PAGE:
Searching for a colourful toy for their children from a roadside heap of broken electronic gadgets is a good Sunday pastime for many parents in different neighbourhoods of the city these days.
These parents don’t know they are actually buying poison for their children in the shape of broken/used/outdated electronic toys or gadgets as these items contained highly toxic heavy metals like lead, arsenic, barium, cadmium, mercury etc. which may cause serious health issues.
A recent report of the Basel Action Network (BAN) which works to combat the export of toxic waste claims that 50 to 80 percent of e-waste generated in the West including the US is exported to many developing countries including Pakistan, India, China, Taiwan and a number of African countries.
It is an open secret that developed countries ‘dump’ their e-waste to developing countries because formal recycling of this waste is very expensive whereas in developing countries cheap labour and informal recycling methods are easily available.
The provincial metropolis is fast becoming a dumping ground for electronic waste of many western countries and one can find shops selling broken/used electronics in almost every neighbourhood.
Big scrap dealers who are importing e-waste in Pakistan are operating in Mint, Misri Shah, Dharampura, Shalimar, GT Road, Anarkali (Mayo Hospital side), Township, Sanda and Rajgarh areas.
“My son loves to play with plastic guns. I can’t purchase brand new costly gadgets so I went to Anarkali Bazar and got a used toy for my kid,” says Shakeel Ahmed. He says it just cost him Rs100 whereas the new toy was around Rs2500. He didn’t know this toy contained any hazardous material which might harm his son’s health.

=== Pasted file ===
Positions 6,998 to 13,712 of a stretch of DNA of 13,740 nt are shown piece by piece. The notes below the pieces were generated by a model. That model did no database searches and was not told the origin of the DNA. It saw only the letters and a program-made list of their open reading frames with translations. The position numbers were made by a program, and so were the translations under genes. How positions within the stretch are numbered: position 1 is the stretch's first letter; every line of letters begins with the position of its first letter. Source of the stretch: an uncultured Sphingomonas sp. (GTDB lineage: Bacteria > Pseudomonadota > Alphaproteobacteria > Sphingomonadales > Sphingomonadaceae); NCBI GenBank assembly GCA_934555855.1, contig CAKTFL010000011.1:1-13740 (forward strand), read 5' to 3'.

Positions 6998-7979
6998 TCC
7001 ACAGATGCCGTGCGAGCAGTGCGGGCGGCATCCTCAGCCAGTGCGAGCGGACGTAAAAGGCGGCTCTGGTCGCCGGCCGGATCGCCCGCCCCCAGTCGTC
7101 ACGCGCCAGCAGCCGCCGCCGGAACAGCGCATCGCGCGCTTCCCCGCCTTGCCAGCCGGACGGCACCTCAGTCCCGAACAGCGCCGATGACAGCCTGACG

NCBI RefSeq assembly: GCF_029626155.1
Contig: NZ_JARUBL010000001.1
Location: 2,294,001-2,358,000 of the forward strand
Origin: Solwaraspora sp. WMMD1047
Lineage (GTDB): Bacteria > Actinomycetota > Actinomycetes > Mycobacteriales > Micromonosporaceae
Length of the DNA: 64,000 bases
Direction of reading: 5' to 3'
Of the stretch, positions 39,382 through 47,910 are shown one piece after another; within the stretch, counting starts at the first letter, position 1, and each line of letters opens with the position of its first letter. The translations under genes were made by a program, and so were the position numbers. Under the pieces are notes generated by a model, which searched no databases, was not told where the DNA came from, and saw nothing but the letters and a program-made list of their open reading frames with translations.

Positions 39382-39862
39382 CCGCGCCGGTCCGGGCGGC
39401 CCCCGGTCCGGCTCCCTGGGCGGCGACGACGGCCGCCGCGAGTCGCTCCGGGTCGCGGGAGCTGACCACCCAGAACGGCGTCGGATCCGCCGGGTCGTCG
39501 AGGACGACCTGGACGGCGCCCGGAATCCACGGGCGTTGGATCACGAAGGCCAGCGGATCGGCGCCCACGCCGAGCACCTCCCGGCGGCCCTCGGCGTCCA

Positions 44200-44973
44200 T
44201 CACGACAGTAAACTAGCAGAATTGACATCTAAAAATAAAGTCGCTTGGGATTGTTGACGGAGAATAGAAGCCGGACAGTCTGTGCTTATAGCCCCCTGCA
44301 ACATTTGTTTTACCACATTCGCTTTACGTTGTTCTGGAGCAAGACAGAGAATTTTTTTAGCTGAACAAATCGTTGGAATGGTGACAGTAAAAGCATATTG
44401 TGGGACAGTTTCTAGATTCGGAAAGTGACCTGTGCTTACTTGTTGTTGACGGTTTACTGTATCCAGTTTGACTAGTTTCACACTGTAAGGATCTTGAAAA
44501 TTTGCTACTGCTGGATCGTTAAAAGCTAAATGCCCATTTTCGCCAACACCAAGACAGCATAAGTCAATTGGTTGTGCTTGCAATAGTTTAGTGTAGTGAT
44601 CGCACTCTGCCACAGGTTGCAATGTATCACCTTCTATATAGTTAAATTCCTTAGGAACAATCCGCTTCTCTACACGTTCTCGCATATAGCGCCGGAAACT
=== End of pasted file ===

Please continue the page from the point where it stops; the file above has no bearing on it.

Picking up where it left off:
Environment experts claim the electronic gadgets have hidden dangers once they become e-waste. They say that toxic elements in electronic gadgets pose a real danger if these gadgets are not disposed of properly.
They also reveal that heavy metals such as lead, barium and cadmium can be really harmful for health if they enter the water system. These materials can cause damage to the human nervous and respiratory systems. Environmentalists add that flame-retardant plastics, used in electronics casings, release particles that can damage human endocrine functions.
The landfill site in Lahore is the only scientific landfill site in the country and that also doesn’t have any solution to e-waste. “We receive mix waste at the landfill and we dump it as it is,” says Jamil Khawar, spokesperson Lahore Waste Management Company (LWMC). He confirms the scientific landfill site didn’t have any special section to deal with this kind of waste.
According to the Basel Action Network, more than 500,000 used computers are still sent to Pakistan each year from developed countries including Singapore, USA, and a few European nations, despite the fact that it is in clear violation of international laws. Only an estimated 15 to 40 percent of the computers are in usable condition, while the rest are recycled in extremely hazardous conditions.
Environmentalists say that once these toxic materials are dumped at a landfill site, they start seeping out into the environment, contaminating land, water and air.
Outside the city, there is no law or regulation to stop the import of e-waste into the province as there is no law or SOP for recycling of this waste.
Naseemur Rehman, focal person of Punjab Environment Protection Department (EPD), agrees that “so far there is no such law”. He informs that a national strategy is needed to tackle the issue of e-waste, admitting that “e-waste volume in Lahore is rapidly increasing and there is an immediate need to make the consumers aware of the dangers of this waste”.
He says, “The department has taken action against many factories, burning of batteries and plastic for reuse. The department is brainstorming over the issue and a draft policy will be prepared soon.”